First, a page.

There's a big community decision looming about the future of trash in Onondaga County. The contract for Covanta to operate the Onondaga County trash burning plant on Rock Cut road expires in May of 2015. Negotiations are underway between this national company that specializes in waste to energy plants and Onondaga County. There's a key meeting this afternoon where the County Comptroller's office will present a long awaited final audit of the operations of the agency in charge of trash in the greater Syracuse area known as OCRRA.
OCRRA stands for Onondaga County Resource Recovery Agency. You've seen the acronym on your blue bins that you use for recycling glass, metal and paper at home. One of the tricky pieces to the future of the plant comes into play because our community far exceeded any predicted expectation of levels of recycling. That has left the plant often operating in a level beneath full capacity. Even though it pumps out enough electricity to power some 30,000 homes it could do better with more garbage coming into the plant.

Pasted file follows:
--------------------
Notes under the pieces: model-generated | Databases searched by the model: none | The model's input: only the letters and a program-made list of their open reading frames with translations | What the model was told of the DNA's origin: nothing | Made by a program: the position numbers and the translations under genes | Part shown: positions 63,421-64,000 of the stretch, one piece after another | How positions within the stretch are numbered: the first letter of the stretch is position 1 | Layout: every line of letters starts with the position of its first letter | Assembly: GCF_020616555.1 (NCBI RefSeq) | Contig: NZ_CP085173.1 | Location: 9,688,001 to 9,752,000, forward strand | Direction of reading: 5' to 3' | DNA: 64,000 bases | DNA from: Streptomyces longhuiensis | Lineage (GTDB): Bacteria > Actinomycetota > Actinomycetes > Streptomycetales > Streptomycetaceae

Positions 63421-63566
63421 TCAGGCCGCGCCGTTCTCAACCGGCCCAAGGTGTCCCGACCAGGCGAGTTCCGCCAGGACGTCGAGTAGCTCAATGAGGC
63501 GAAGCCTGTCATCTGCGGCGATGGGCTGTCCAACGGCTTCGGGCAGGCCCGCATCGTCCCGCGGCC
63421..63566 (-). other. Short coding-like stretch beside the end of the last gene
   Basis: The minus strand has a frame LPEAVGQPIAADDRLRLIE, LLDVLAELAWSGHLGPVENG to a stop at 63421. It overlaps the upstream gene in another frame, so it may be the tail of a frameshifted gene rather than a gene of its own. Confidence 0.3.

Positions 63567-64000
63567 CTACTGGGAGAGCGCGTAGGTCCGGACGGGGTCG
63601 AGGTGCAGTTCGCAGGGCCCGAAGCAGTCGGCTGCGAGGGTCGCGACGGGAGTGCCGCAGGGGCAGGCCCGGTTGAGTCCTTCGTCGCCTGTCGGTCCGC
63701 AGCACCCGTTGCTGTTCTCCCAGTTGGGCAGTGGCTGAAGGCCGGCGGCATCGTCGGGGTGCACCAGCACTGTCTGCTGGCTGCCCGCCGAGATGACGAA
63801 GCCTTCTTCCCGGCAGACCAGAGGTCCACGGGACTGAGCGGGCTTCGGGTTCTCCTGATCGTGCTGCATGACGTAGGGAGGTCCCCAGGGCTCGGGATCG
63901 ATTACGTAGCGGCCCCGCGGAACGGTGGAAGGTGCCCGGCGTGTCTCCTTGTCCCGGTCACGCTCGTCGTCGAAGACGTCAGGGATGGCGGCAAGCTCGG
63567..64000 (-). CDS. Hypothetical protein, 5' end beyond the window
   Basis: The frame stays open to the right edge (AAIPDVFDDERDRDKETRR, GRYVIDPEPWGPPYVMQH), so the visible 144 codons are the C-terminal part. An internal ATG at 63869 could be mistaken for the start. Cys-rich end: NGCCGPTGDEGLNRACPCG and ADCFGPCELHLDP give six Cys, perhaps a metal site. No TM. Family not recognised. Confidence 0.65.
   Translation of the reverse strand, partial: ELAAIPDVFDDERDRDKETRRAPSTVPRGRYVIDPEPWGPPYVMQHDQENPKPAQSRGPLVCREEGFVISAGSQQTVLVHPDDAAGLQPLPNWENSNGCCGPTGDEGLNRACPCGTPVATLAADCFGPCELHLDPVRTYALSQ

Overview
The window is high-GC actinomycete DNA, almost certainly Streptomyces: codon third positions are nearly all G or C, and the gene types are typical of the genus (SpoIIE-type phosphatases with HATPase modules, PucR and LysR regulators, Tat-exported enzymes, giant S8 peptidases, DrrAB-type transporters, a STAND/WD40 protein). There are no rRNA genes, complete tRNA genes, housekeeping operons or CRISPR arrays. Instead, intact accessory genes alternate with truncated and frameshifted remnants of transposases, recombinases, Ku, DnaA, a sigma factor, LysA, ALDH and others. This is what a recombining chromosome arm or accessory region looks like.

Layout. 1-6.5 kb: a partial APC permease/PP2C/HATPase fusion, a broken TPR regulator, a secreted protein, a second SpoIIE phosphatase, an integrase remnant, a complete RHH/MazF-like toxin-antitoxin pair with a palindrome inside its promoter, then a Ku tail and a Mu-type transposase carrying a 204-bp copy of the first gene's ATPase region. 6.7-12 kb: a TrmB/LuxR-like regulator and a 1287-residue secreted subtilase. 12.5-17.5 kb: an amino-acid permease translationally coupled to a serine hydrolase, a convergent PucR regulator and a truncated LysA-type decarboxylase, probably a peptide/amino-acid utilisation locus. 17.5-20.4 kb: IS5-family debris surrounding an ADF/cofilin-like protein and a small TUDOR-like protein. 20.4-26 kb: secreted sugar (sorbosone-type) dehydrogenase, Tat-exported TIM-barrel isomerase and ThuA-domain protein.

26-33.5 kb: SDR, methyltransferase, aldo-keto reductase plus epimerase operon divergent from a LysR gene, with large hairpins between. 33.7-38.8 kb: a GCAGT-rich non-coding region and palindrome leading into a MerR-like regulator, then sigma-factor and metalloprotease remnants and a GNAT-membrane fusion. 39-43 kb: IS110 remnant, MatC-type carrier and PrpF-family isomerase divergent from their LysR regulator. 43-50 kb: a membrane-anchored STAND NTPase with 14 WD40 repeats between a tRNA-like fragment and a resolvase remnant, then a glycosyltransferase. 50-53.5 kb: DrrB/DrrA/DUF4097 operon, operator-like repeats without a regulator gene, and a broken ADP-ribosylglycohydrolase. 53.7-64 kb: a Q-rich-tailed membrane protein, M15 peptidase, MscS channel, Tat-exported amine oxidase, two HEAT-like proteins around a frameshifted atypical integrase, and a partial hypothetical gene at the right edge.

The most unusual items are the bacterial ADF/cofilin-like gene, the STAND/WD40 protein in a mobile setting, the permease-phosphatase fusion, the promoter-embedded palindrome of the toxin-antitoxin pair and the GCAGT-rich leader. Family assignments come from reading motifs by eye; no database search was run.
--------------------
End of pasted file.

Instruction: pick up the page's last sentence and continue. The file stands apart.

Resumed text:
That unused capacity has opened the door to the idea of accepting trash from Cortland County to be burned in Onondaga. If implemented the proposed plan would in turn allow Onondaga to ship the ash from the plant back to Cortland County landfills.
During the last six months the County Comptroller's office has conducted an extensive audit of OCRRA's operations including the 1992 deal with Covanta to operate the plant, the 2003 refinancing of the plant and Onondaga County's management of waste over the last twenty years. That information is being presented to the board of the resource recovery agency so it is better informed as it shapes the negotiations and decision making on the plant's future.
If there's no new contract with Covanta it can buy the plant for $1 from Onondaga County. The county does not want that. The county prefers a continuation of the public private arrangement that currently exists. There is also the possible use of emminent domain by Onondaga County in which case taxpayers would have to pay Covanta a fair market price for the property which would likely be tens of millions of dollars.
There's a lot at stake. Tax dollars, environmental issues and public policy on trash and recycling. The audit will be discussed during an executive session of the OCRRA board this afternoon. The public will learn about the contents of the report in a week or so.
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